• Intentionally kill, injure or take a great crested newt
    • Deliberately capture or kill a great crested newt
    • Possess or control any live or dead specimen or anything derived from a great crested newt
    • Intentionally or recklessly damage, destroy or obstruct access to any structure or place used for shelter or protection by a great crested newt
    • Deliberately, intentionally or recklessly disturb a great crested newt while it is occupying a structure or place which it uses for that purpose
    • Deliberately take or destroy the eggs of a great crested newt
    This legislation applies to all life forms of great crested newts. Penalties are up to ˙5,000 fine per offence, and/or a custodial sentence of up to 6 months duration.

  4. The great crested newt has suffered a major decline in Britain over the last century. Ponds have been lost at a dramatic rate, particularly since the Second World War. With new piped water supplies, field enlargement and agricultural intensification, many ponds have been destroyed or left unmanaged, and surrounding habitats damaged. Residential, industrial and commercial development has also destroyed ponds and associated terrestrial habitats. Newts have become increasingly fragmented through development, roads and other unfavourable land-use; smaller, more isolated populations are more vulnerable to extinction than larger, well-connected populations. The loss of grassland, scrub and woodland means there are fewer opportunities for foraging, dispersal and hibernation.Local and national surveys have estimated colony loss in England at between 0.5% and 4% a year during the 1960s to 1990s; a conservative estimate gives around 40,000 great crested newt breeding pond losses in this period. A similar pattern of decline has also been noted across the European range of the species. However, England is thought to support a significant number of newt breeding sites on a European scale, and despite the declines the species is still fairly widespread in England.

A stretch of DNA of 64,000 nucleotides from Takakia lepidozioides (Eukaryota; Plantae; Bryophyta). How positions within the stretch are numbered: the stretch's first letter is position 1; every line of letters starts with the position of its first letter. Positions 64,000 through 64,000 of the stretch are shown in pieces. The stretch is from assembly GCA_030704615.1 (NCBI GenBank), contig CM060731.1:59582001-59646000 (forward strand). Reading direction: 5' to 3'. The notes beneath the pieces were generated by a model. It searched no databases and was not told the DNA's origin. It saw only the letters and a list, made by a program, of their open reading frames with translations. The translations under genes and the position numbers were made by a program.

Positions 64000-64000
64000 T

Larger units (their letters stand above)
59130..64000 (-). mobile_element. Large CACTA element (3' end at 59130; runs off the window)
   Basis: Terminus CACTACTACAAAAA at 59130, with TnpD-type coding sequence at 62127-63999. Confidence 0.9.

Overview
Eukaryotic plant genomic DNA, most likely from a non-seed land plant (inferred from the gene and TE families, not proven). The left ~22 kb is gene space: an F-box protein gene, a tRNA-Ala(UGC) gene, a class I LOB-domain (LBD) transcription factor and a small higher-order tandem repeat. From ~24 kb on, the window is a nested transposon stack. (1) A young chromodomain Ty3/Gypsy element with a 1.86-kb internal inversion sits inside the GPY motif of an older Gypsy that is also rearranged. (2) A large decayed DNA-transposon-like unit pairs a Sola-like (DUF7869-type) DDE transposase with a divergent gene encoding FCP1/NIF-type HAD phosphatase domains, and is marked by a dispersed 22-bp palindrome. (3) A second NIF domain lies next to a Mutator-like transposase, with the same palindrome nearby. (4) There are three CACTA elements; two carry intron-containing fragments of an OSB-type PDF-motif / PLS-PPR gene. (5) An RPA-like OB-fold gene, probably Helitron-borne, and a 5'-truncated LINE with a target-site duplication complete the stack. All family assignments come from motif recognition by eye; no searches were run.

5. Amphibian breeding ponds may need careful maintenance to remove accumulated vegetation, and in general this is best done in late autumn or winter when most newts are on land. English Nature produces free leaflets on amphibians in gardens and provides advice to landowners on managing habitats. See: http://www.english-nature.org.uk/pubs/publication/PDF/amphibgard.pdf